deliverability letter

The Importance of Email File Size

Thoughts by Gracija Atanasovska • Writer Bento

When discussing email marketing and crafting the best email campaign, we often forget about a very important element: the email file size. While we’re in over our heads about the subject line, the email copy, the CTA button, and email personalization, we don’t usually stop to think about the email file size, the HTML file that we’ve sent, email load times, and the fully loaded email size.

Sure, this might not be the most interesting of email marketing topics, but that doesn’t make it any less important. Your email’s size can determine how much bandwidth your subscribers need to download and read the email. So, you probably see why this can be a problem - if your users or subscribers can’t load the email, or it takes ages for that to happen (especially on a mobile device), it’s less likely that they will engage or let alone convert.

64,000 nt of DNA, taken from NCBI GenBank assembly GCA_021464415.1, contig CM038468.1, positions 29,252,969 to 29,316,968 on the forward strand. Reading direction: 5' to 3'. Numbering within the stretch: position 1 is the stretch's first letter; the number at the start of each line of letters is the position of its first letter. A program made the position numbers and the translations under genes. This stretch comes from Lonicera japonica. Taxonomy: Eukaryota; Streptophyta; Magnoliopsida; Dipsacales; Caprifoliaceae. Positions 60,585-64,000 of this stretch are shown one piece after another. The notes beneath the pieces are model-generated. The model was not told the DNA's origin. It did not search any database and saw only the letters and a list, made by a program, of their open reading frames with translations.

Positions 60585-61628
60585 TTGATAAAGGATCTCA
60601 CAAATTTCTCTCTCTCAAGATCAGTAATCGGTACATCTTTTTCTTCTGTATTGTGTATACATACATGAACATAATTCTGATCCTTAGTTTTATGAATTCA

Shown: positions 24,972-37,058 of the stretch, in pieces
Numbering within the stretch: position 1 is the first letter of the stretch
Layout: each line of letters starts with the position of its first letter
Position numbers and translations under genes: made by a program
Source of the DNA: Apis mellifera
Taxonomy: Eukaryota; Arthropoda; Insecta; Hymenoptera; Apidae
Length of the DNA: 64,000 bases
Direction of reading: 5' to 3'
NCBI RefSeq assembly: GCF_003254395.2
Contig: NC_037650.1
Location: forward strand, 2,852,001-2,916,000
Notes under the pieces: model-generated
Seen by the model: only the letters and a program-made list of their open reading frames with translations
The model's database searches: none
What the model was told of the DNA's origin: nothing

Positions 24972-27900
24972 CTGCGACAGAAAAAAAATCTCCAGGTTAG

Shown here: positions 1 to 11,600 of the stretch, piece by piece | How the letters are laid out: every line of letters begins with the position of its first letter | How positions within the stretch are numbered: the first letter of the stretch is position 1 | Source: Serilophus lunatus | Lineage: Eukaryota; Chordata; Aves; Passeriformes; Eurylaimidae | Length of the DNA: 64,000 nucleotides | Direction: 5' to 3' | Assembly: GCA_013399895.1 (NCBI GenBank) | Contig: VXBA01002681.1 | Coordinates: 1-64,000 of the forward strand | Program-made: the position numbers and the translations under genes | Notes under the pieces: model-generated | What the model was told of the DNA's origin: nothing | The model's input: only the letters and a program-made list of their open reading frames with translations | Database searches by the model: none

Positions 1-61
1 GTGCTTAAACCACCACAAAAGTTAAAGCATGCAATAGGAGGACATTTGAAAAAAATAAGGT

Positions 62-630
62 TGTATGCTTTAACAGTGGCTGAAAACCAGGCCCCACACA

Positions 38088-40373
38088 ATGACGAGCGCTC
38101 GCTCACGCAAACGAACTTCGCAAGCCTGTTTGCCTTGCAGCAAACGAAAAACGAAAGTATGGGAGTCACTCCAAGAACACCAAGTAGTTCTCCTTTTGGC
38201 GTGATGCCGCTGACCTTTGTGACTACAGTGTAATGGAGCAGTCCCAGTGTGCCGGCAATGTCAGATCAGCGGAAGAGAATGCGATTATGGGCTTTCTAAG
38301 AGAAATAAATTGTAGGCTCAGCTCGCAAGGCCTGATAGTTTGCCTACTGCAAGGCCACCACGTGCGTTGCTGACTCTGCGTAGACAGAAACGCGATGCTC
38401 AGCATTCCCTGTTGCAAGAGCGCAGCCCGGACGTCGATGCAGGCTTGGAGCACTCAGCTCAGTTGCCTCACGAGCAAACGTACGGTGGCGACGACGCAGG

So, I encourage you to read further and let me take you through the basics of email file size. I’ll also share some tips on reducing the size of your emails and the images inside them, so let’s get into it.

TLDR: Email file size is an often neglected email marketing issue, yet it’s so important. Email file size is measured through code weight (the weight of the HTML code) and through the fully loaded email weight, which is a combination of the HTML code and external assets like images. The HTML file size is the HTML code and it doesn’t include any images - the maximum recommended size is 100KB.